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Wednesday, August 4, 2021
UTRECHT, The Netherlands, Oct 18 2010 (IPS) - Forget speculators, forget biofuel farmers. The real cause behind the permanent food and agricultural crisis is the imperial food regime, squeezing money out of agriculture, a Dutch professor says.
Last month, the Food and Agriculture Organisation invited experts to talk about the increasing price of wheat. “Global cereal demand and production still appears in balance,” they concluded, “and there is no indication of an impending world food crisis.”
“Lazy thinking,” says Jan-Douwe van der Ploeg, professor of rural sociology at Wageningen University in the Netherlands. “Almost one billion people are hungry and another one billion are chronically malnourished, while one billion others are obese. Isn’t this a food crisis? Hunger has always existed, but for 50 years the phenomenon has been global and permanent.”
Behind the food crisis we face a severe agrarian crisis, he says. “Farmers have to struggle harder and harder in order to survive, because of low prices and turbulent markets. This is a paradox: for consumers prices keep rising, but for farmers, prices are too low to earn back their investments.”
Where does the difference go to? “To food empires,” Van der Ploeg says. “The market is more and more dominated by industrial trade conglomerates, like Ahold, Nestle, Cargill, and many more, governing production, processing, distribution and consumption of food. Those empires are able to manipulate markets and squeeze wealth out of agriculture. In this regime, small disequilibria in the markets translate into huge price fluctuations.”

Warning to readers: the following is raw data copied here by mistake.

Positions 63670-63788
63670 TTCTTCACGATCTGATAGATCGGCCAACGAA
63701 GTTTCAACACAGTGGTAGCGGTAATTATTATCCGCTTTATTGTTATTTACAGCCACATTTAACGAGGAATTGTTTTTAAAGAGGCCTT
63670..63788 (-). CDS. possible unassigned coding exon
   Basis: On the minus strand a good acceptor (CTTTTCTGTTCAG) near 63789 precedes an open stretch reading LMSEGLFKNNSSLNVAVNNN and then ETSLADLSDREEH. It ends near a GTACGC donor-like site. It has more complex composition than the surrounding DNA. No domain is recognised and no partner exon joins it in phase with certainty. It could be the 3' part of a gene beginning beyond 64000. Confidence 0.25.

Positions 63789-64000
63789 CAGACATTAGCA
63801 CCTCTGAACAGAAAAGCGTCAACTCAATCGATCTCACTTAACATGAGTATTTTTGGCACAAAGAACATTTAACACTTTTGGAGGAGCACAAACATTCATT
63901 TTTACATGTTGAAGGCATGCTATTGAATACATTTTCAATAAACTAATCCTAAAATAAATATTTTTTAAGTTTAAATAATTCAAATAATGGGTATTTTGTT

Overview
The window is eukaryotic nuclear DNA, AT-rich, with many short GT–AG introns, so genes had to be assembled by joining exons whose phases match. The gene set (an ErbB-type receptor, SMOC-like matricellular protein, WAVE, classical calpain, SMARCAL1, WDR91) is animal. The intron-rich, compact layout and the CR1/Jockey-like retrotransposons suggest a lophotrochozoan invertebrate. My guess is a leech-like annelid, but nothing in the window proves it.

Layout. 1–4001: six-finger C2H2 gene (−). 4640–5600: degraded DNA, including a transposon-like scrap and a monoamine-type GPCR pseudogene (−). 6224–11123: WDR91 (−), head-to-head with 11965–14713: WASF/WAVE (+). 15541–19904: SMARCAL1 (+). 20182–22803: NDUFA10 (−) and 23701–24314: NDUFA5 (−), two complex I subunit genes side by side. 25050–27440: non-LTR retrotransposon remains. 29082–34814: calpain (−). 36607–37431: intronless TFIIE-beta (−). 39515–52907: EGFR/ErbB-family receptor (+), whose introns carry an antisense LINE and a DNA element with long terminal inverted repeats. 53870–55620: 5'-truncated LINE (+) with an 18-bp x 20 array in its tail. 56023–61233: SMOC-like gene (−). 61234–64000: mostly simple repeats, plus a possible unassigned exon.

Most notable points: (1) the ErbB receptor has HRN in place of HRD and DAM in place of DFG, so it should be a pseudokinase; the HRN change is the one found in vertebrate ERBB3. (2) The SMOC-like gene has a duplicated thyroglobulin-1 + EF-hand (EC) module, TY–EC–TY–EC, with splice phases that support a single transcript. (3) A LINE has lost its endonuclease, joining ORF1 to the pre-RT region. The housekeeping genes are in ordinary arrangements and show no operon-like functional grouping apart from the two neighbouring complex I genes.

Empires don’t usually own resources, but control the networks. “Both farmers and consumers are dependent on their entry points and exit points. They can set standards and prices.” Governments are called upon not to distort markets and to liberalize trade, but these empires are the ones that distort the market, says Van der Ploeg. “If it’s in their financial interest to grow asparagus, chicken, green beans or flowers in poor countries and sell it to rich countries, they do it, even if the population is starving.
That is not necessarily bad for poor countries, says Anoesjka Aspeslagh, spokesperson for the Dutch supermarket division of the multinational Ahold. “Our demand creates thousands of jobs, and income for people in the exporting countries. Especially because we cooperate very closely with producers to improve labour conditions and living standards.”
Van der Ploeg points to the side effects. “Peru, for example, was turned into the world’s biggest asparagus exporter. The country, however, is very desertous, so the local farmers are deprived of their much-needed water. Besides, the situation is not stable. Now already the asparagus production is shifting to China.”
Aspeslagh does not accept such views. “We are not as powerful as people often think. We don’t set prices and standards, we are as subject to the market and to government regulations as anyone. That’s why it’s in the interest of both us and the producers to build stable relationships and to both agree on prices. If China becomes cheaper, we don’t move all of a sudden. That’s not the way we work.”